“For it was not into my ear you whispered, but into my heart. It was not my lips you kissed, but my soul.” -Judy Garland
I know, I know, blasphemy, right?
February 14th is the day loved ones are supposed to exchange gifts and men are supposed to take women out to an expensive dinner and buy them something pretty. I’ve actually heard a woman say, “All I know is I better get jewelry this year.”
Now, before you start questioning my femininity, as a woman I am a mushy, hopeless romantic who loves love. Even more so than a lot of other women I know. I’m pretty much on the extreme end of it.
I still sent my parents a Valentine’s Day card (albeit I waited until the last minute so they won’t actually get it until the holiday is over). I still wrote my boyfriend a sappy note and have a sweet edible surprise waiting for him on the kitchen counter when he gets home from work, by which time I’ll already be off to work for the rest of the night to go serve food to other lovebirds. It’s okay that we don’t get to spend any time together today because we have the other 364 days a year to make up for it. I’m happy to ensure a lovely night for others that do get to be together.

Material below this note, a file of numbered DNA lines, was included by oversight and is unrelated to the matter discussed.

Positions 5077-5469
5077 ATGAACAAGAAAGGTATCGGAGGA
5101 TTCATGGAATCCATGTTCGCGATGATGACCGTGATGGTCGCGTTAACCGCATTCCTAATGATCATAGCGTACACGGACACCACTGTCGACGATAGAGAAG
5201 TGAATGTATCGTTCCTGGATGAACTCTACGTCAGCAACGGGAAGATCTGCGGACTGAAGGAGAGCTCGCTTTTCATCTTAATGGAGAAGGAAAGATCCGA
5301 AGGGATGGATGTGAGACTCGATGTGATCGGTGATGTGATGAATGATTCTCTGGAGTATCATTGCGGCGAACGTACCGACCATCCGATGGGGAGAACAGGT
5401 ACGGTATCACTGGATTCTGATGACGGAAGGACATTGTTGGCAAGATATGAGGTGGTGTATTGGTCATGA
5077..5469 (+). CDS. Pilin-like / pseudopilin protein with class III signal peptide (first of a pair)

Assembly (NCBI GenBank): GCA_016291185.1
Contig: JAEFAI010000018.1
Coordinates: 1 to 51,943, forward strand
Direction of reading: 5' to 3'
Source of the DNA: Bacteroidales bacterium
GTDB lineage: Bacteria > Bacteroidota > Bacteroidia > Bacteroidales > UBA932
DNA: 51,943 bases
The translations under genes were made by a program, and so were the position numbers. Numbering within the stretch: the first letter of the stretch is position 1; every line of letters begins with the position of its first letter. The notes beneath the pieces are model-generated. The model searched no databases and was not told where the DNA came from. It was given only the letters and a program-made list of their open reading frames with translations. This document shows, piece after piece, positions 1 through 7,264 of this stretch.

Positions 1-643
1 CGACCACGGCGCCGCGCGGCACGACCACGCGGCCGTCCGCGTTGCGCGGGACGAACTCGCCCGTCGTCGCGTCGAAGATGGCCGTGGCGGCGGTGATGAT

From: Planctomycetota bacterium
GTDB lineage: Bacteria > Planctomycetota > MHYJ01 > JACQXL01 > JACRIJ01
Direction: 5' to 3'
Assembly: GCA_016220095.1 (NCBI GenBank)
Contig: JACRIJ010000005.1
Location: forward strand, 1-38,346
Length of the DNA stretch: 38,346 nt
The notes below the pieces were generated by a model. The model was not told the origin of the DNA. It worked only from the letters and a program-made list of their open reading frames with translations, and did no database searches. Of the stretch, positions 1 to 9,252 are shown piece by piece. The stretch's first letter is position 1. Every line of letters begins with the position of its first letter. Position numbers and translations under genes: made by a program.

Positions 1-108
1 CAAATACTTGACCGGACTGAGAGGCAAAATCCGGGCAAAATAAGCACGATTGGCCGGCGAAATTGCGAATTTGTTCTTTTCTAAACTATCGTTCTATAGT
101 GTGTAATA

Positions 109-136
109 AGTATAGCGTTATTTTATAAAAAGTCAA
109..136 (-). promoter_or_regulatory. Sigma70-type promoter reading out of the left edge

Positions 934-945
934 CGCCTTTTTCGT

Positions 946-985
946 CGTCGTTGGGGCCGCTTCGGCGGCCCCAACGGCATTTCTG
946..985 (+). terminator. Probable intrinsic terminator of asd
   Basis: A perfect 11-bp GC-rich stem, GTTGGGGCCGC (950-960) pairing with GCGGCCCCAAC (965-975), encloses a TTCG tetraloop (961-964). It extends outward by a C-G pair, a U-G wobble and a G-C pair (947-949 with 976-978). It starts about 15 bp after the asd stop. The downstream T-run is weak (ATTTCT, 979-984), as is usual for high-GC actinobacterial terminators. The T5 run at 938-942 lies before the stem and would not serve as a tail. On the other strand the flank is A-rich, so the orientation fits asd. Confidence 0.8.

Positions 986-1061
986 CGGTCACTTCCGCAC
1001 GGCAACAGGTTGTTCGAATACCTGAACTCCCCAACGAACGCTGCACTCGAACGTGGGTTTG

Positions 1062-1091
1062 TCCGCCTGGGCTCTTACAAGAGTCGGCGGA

But there is something about Valentine’s Day that always seems strange to me. It’s a day to “tell her how much she means to you,” and “tell her how special she is.” Shouldn’t we be telling each other that everyday? I don’t want my loved ones to rely on a consumer-driven Hallmark holiday to remind them to tell me these things.
I don’t want fancy jewelry, I want his heart. Not just one day a year but every day. It seems if I know I have it every day, then the significance of this one day a year in February fades away.
Today I woke up to red roses on the counter with a sweet handwritten note and I literally cried. I told you, I’m a mushy sap. And it was so beautiful and really touched my heart.
But maybe even more so because I wasn’t expecting anything. My heart is already full so the extra gesture just created overflow and I’m on cloud 9, with the excess finding its relief through my tear ducts. I love my flowers, I love my note, and the message he wrote on my Facebook wall proclaiming his love for the world to see.
But I haven’t forgotten the whole point, the heart of the matter. And that’s his.